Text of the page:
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I’ve been reading Bernard Suits’ “The Grasshopper: Games, Life and Utopia” and will share some of the highlights.

On rules, Suits writes the following:

“Rules in games thus seem to be in some sense inseparable from ends, for to break a game rule is to render impossible the attainment of an end.” (p. 24). And: “I obey the rules just because such obedience is a necessary condition for my engaging in the activity such obedience makes possible.” (p. 31)

Thus, you need to adhere to the rules to be able to play and complete the game. Something that relates to the “lusory attitude” (p. 38) a player has when playing. There are always rules in games, even if they are hidden in agreements over starting times, place and opponent (p. 67). What then, I thought, if the game is as such that you can only win it once you start breaking its rules? I think the definition still holds, because that would imply another rule which states the breaking of the other rules. Indeed, Suits argues that

“it is not these manoeuvres [efforts to mislead in order to gain an advantage] that make the activities in which they occur games; it is the constitutive rules of those games which make these kinds of misdirection the useful manoeuvres that they are.” (p. 152).

Which also says something about the creative interaction that can take place with rules. This is possible because “[g]ame rules are not ultimately binding” (p. 26) and “other rules can always supersede the game rules” (p. 27) or one rule can be placed higher than the other.

A note about the assumption of roles in games is that they should always stay assumed. When the role is adopted as a serious business, the game seizes to be a game (p. 112). A reference to the fact that games are described as being outside everyday life, which Suits touches upon with his term ‘lusory attitude’. A possible outcome of assuming game roles in everyday life could be that the audience is forced to change their behaviour in acting along with the player to not disturb the illusion (p. 124).

This is something that should be remembered when designing urban games that involve the public. An example was the game Snatch Ball that I played at the Cultural Sunday, in which the designers explained a game instance in which one man decided to help the players for a longer period of time, ruining the game premise of persuading by passers in helping you.

This is the day I handed in my master’s thesis for the research master Media and Performance Studies at Utrecht University. It was supervised by dr. Joost Raessens and my second reader was dr. Jami Weinstein. This is the abstract:

“The term virtual is frequently used by game scholars to describe the space presented in computer games. This space is usually typified as unreal and contrasted with unmediated real space. The conception of virtual as fake originates in the popularity of virtual reality technology in the 1980s. There are roughly three descriptions of the virtual in the meaning of unreal: The virtual is seen as an unreal reflection of the real world, as an imitation of it that however much perfected is never the real itself, and as having very real effects.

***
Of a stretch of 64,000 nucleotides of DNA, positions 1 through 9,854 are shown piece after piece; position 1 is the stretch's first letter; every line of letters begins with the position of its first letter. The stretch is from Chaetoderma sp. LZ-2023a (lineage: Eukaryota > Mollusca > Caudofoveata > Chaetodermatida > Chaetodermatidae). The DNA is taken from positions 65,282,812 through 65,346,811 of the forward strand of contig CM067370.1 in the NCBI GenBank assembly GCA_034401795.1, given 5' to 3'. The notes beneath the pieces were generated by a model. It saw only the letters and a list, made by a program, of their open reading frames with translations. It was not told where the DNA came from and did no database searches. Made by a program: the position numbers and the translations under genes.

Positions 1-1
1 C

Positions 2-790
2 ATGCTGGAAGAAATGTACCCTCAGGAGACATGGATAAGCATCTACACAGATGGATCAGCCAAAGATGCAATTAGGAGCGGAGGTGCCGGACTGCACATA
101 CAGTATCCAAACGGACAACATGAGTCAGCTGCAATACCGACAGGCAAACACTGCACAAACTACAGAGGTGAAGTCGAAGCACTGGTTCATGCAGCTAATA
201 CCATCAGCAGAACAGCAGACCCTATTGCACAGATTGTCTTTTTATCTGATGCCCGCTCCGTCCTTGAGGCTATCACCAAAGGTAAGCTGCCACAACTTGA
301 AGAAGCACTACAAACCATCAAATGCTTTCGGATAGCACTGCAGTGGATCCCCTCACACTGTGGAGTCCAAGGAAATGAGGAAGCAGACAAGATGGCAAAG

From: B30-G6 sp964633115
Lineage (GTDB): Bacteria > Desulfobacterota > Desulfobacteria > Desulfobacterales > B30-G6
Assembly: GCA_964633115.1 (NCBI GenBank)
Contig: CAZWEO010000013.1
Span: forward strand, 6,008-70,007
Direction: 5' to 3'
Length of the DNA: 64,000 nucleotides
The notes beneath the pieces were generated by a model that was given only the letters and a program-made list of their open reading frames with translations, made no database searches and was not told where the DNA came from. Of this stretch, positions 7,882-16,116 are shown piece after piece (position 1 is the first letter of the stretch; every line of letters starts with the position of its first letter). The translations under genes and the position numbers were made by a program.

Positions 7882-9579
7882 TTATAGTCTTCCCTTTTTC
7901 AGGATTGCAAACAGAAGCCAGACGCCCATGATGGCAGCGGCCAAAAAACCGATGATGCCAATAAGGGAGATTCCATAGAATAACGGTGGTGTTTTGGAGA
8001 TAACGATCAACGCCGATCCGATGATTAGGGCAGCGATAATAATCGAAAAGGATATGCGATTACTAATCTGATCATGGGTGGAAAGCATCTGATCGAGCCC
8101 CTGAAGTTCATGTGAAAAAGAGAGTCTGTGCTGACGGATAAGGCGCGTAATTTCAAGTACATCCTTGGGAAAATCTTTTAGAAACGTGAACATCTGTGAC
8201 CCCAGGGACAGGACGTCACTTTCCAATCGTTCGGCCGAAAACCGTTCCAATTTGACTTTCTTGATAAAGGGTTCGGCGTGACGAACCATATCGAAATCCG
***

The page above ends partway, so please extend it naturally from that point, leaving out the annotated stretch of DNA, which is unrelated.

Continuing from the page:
The dichotomy between virtual and real can be traced in game literature in the conception that game space is a representation of real space. The idea that games could thus be analysed as texts prevailed at the outset of the study of games as an academic subject. However, this perspective was soon criticised by scholars who opted to study games foremost as interactive media. This focus on the interactive element of games led to a growing amount of work on the importance of the body during play and, more recently, to a focus on the role of the player as a performer who actively creates space. Studying game space from these approaches, the opposition of real versus unreal virtual space is no longer of use.

Constructing an alternative terminology of the virtual drawing inspiration from the work of Deleuze, leads to an understanding of games as processes of virtualisation and actualisation that involve affect. This enables an explanation of the reality of game space, accounts for the convergence between player, machine and game and respects the specific characteristics of games. I recommend the use of the new terminology of the virtual that I formulated, to enable a true break from the perspective of games as representations and maps for the approaches of interactivity and embodiment, and to provide a firm ground for the approach of performativity to study the creation of spatial realities in respect to the specificity of the medium.”

Front page of RMA thesis.

A virtual version of the thesis can be found on this blog on the page “Written work” and on the website of my university’s library.

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